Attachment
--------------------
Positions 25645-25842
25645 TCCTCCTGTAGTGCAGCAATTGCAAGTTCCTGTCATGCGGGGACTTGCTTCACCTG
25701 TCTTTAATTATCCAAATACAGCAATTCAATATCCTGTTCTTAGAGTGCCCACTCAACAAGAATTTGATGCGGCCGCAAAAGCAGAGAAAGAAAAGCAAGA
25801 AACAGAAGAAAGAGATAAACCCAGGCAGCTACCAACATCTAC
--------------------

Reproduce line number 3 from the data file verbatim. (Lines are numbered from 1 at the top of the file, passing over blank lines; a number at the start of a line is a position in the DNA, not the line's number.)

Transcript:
25701 TCTTTAATTATCCAAATACAGCAATTCAATATCCTGTTCTTAGAGTGCCCACTCAACAAGAATTTGATGCGGCCGCAAAAGCAGAGAAAGAAAAGCAAGA